Caught between PTI and PDM
Pakistan is both a blessed as well as an unlucky country.
Blessed because it’s the only nuclear power among 57 Islamic countries in the world. Also, it is technologically ahead of many countries, both Islamic and un-Islamic.
But it’s unlucky because of the ineligibility, lack of foresightedness and a clear line of action, selfishness, the unpredictability of both the ruling PTI and the parties in the opposition. Both have failed to come up to people’s expectations.
On the other hand, the PDM is an alliance of over half a dozen parties. They have failed to play their role effectively.
Once even the PPP and the ANP were part of the coalition. However, they quit it on account of differences over strategy to oust the government.
As for the PTI, the general impression is that it has turned out to be an “Angel of Death” for the common man. The party has failed to deliver on all fronts. It has ruined the economy to an extent that it will not be easy for any party in power in future to put it back on track.
Prime Minister Imran Khan had been claiming in the past that he would improve the economy that rivals at home and abroad would envy it. However, he has completely failed to honour his commitment.
Conversely, he has made Pakistan a beggar at the international level. Without dependence on foreign loans, the country can’t run anymore.
The conditionalities for the latest $6 billion IMF loan programme are simply shameful. They have added to the miseries of the common man as prices of all items and services have shot up.
The strings attached to the Saudi package are even more painful. They are not reflective of an agreement between two brotherly Islamic countries. The interest rate on the loan is much higher than elsewhere in the world. The acceptance of these conditions manifests the country’s absolute helplessness.
Compared to this, even non-Muslim China is doing much better for Pakistan.
It’s time for Pakistan to decide who are its sincere and dependable friends in the world.
While the PTI had promised to transform Pakistan into a Madinah-like state, its policies have tarnished the very image of the country. Even poorer countries of the region are performing better than Pakistan.
The PTI government’s performance on the accountability front is more disappointing. Imran Khan used to say that he would not spare any corrupt and would bring back to Pakistan the looted wealth stashed abroad. But, so far, he has completely failed on this front as well.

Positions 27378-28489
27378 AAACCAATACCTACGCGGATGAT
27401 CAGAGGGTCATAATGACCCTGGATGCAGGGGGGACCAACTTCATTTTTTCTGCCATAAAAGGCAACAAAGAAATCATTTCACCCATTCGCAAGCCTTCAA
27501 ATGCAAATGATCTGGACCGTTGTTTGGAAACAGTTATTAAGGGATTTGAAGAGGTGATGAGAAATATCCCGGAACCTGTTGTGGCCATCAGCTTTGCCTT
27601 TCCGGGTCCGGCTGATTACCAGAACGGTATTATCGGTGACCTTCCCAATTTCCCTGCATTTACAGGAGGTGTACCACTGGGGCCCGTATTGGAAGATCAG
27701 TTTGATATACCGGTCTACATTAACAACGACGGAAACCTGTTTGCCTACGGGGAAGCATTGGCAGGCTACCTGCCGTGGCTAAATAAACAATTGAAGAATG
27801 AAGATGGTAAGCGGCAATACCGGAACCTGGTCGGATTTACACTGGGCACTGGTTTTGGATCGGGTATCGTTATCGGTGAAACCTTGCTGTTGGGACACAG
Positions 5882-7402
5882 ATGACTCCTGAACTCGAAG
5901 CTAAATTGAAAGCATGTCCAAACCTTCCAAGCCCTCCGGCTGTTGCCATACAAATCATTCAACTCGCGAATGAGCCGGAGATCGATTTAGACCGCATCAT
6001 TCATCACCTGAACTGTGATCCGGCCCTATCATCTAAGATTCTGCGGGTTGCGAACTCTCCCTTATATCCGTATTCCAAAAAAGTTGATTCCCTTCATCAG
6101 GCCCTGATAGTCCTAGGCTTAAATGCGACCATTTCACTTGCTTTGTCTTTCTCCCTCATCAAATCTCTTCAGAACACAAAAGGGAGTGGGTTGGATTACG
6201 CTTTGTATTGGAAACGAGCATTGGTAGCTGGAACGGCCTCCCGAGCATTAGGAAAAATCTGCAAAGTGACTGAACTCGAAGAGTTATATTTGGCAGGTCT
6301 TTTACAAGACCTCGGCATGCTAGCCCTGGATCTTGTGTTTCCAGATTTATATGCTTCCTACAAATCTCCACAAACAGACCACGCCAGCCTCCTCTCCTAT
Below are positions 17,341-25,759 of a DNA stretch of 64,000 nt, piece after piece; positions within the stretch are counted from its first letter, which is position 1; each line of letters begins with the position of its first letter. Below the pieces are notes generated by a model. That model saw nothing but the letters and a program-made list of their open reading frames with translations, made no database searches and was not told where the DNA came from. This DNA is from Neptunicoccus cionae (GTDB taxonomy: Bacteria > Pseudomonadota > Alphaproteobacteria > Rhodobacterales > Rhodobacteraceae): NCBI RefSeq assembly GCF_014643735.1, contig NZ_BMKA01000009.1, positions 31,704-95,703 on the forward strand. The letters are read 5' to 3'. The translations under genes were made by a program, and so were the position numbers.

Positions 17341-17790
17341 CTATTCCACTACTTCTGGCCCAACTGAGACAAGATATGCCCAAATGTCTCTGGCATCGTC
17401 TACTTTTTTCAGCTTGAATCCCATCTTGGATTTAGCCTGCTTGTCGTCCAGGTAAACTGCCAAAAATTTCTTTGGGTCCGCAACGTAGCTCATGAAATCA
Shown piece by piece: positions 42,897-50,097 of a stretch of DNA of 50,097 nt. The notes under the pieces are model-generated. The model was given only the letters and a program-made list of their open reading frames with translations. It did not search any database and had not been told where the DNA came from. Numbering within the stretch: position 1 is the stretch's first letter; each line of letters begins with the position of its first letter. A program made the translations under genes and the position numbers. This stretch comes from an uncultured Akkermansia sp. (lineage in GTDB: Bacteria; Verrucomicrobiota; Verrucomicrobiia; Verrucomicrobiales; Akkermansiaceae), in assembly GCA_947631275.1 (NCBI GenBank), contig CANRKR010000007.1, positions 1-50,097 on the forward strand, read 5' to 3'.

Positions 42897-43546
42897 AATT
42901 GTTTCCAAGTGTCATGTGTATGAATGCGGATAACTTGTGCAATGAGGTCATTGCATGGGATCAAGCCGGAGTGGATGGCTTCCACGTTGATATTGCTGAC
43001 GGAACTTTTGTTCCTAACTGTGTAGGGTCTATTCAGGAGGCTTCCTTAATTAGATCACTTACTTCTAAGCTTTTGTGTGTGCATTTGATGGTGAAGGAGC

The government’s efforts to bring absconding Nawaz Sharif back to Pakistan have not succeeded so far and there’s little hope of them bearing fruit in the future.
This has established beyond doubt that the Sharifs are more influential and powerful than the state of Pakistan – and the ‘credit’ for this situation goes only to the PTI’s long-tongued leadership.
Unfortunately, no improvement can be expected even if the PTI government is replaced by any party (parties) in the opposition. Although parties like the PML-N and PPP have many experienced leaders in their ranks they seem to be confused about their future course of action.
They neither recognize the PTI government nor have a strategy to get rid of it. Their previous plans in this regard also miserably failed to yield desired results.
Their continuous protests have not let the PTI government stabilize – which is not a positive development from the country’s point of view.
So far, it is not clear whether the PML-N and PPP are allies or rivals. They change their stance to serve the requirements of a particular situation. Yes, at times they ‘prosecute’ each other and then also start ‘defending’ each other when they want to bridge the gap.
In a nutshell, they don’t trust each other, irrespective of their spoken words.
The by-election on NA-133 (Lahore) establishes beyond doubt that the two major opposition parties are strong rivals.
The PTI candidate on this seat is out because of legal complexities. PML-N’s Shaista Pervaiz and PPP’s Aslam Gill are in the field. It’s an established fact that Lahore supports the PML-N for whatever reasons. Still, the PPP has fielded its candidate to test its popularity in the city.
Had the two parties been allies, they could have put up a joint candidate to defeat the PTI. Had they done this, the by-election would have become redundant after the disqualification of the PTI nominee.
Religious parties have already disappeared from the scene except for the JUI-F and the Jamaat-i-Islami.
Needless to point out that despite decades of work the JUI-F has not been able to show its influence/ presence beyond a few constituencies in KP and Balochistan.